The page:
Systematic revision of Tricholabiodes Radoszkowski (Hymenoptera: Mutillidae)
Bayliss, Paul Spencer.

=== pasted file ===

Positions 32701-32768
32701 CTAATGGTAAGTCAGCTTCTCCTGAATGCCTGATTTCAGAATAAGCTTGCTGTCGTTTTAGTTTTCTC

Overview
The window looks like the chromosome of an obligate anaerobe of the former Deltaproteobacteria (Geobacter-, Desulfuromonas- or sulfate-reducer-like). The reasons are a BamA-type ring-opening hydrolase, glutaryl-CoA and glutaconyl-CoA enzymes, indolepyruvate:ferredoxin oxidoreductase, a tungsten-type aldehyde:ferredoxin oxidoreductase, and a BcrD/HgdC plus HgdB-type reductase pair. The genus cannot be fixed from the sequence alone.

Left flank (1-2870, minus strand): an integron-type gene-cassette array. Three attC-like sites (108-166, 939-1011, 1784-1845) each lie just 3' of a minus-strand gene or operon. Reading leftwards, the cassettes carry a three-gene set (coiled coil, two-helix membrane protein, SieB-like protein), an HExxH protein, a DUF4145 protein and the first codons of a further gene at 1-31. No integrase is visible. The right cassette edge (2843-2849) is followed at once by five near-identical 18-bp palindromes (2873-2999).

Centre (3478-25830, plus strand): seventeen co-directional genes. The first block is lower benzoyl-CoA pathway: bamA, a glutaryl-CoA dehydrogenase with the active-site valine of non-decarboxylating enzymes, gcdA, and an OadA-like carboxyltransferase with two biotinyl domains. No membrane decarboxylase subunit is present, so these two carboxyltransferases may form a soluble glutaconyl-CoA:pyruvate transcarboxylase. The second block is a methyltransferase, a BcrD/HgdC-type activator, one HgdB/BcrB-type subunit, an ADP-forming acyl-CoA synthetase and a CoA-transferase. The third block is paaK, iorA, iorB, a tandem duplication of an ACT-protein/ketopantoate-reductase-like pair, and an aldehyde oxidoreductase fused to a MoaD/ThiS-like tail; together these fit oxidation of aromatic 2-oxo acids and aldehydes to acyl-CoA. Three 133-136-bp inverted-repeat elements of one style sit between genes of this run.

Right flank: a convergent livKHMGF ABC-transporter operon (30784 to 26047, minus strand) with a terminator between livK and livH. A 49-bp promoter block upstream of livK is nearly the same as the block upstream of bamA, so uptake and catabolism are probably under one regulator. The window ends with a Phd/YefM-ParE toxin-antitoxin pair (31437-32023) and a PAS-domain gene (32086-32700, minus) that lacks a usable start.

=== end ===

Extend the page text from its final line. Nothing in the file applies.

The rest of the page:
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This study comprises an examination of over 4000 male specimens, including nearly all type material, a detailed study of the genitalia, and a key to the majority of the species of Tricholabiodes Radoszkowski. Thirty species and subspecies are redescribed and 22 new species described. The 22 newly described species are: T. acer, T. alveolus, T. brothersi, T. concavus, T. convexus, T. denticidatus, T. disgregus, T. femoralis, T. ferrugineus, T. indistinctus, T. inornatus, T. longicarinatus, T. liiridus, T. parallel™, T. paulocellatiis, T. petiolatus, T. protitberans, T. recurvatus, T. sinuatus, T. thisboides, T. tortilis and T. trochantalis. Tricholabiodes semisthataeformis Bischoff and T. pathzii Invrea are synonyms of T. stigmaticus Bischoff and T. pallidicornis Bischoff, respectively. Phenograms and principal component plots were derived to clarify species status, make decisions on species limits and used to determine the morphological similarity between the species. The phenetic analysis was used only as a tool, and not a final product. For the determination of species limits, which included an analysis of 447 specimens, the continuous quantitative and coded characters were analysed separately. Forty-three continuous quantitative characters were analysed either as standardized measurements (against mesosoma length) or as ratios (32), since it was not possible, even via gap coding, to code these characters. Scatterplots and a phenogram from the principal components and cluster analyses respectively, are presented. Size and shape were not particularly helpful characters in determining species limits. One hundred and twenty five coded characters were analysed in a cluster analysis and part of the final phenogram is presented. For the determination of morphological similarity between the species, a hypothetical specimen, typical of each species, was derived. Again, one hundred and twenty-five coded characters were analysed in a cluster analysis and the final phenogram is presented. Representatives from each of the species and subspecies were examined with respect to 93 coded characters. The character states were polarised using the outgroup Dasylabroides Andre. Where Tricholabiodes had all states occurring in Dasylabroides, and the primitive state could not be identified, these characters, and their states, were considered for the entire tribe, and the sister tribe of Dasylabrini, Sphaeropthalmini, was taken as the outgroup. The cladograms were constructed with the software Hennig86. The most variable characters were eliminated from the analysis. Selection of the cladogram representing the most likely phylogeny of the genus was based on parsimony, resolution of the tree, character placement on the tree, comparison of the tree with weighted/unweighted consensus trees and biogeography. The phylogeny presented, which is to be regarded only as a hypothesis, suggests that Tricholabiodes underwent nine separate radiations. The southern African species are divided into two lineages: the first divergence stems from the base of the tree while the more recent lineage stems from the apex. Evidence suggests that the genus arose in central Africa, spreading south (twice) into southern Africa, north into North Africa, west across central North Africa and east into southeastern Asia. The study has also shown that the majority of the species are restricted in their distribution, with none of Palaearctic species occurring in southern Africa, and vice versa. It is hypothesised that the present distribution of the genus is partially restricted by dispersal ability and climate.